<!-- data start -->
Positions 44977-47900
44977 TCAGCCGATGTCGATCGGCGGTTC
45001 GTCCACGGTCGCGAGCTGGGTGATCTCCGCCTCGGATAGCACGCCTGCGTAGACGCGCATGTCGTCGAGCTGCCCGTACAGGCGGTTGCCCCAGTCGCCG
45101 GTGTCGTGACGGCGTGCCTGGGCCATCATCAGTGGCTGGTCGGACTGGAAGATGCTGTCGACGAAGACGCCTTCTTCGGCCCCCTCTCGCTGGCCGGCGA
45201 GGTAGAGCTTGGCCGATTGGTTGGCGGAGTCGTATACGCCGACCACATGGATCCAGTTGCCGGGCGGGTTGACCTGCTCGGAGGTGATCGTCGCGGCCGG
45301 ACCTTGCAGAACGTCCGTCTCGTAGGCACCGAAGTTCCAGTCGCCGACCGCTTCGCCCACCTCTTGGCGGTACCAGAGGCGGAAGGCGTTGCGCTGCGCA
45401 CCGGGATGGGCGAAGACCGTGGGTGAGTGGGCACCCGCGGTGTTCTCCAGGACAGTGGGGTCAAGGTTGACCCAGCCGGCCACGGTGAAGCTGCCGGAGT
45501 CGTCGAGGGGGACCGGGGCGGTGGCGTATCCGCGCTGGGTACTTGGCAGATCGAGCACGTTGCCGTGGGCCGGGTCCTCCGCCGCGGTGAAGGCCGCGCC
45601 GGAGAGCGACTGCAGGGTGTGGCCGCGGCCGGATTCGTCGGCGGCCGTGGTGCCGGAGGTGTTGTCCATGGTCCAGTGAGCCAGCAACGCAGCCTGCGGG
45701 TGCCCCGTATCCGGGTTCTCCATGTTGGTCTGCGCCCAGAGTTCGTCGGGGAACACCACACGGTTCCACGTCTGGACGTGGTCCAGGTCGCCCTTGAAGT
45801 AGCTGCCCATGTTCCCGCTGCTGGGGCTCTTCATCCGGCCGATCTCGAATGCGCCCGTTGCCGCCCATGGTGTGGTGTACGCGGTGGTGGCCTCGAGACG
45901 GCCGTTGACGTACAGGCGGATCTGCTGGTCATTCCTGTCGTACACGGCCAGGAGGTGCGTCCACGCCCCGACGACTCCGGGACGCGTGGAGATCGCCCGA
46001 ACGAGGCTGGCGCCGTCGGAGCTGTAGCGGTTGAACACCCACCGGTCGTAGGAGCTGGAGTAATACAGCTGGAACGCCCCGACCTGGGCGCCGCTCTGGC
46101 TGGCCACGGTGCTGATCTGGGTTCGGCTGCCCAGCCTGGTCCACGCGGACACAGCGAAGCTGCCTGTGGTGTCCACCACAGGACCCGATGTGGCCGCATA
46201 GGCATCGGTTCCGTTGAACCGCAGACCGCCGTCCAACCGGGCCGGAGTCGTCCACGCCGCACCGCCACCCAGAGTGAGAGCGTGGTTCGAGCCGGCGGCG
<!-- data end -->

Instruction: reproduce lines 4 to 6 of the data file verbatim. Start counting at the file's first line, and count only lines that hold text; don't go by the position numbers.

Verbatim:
45101 GTGTCGTGACGGCGTGCCTGGGCCATCATCAGTGGCTGGTCGGACTGGAAGATGCTGTCGACGAAGACGCCTTCTTCGGCCCCCTCTCGCTGGCCGGCGA
45201 GGTAGAGCTTGGCCGATTGGTTGGCGGAGTCGTATACGCCGACCACATGGATCCAGTTGCCGGGCGGGTTGACCTGCTCGGAGGTGATCGTCGCGGCCGG
45301 ACCTTGCAGAACGTCCGTCTCGTAGGCACCGAAGTTCCAGTCGCCGACCGCTTCGCCCACCTCTTGGCGGTACCAGAGGCGGAAGGCGTTGCGCTGCGCA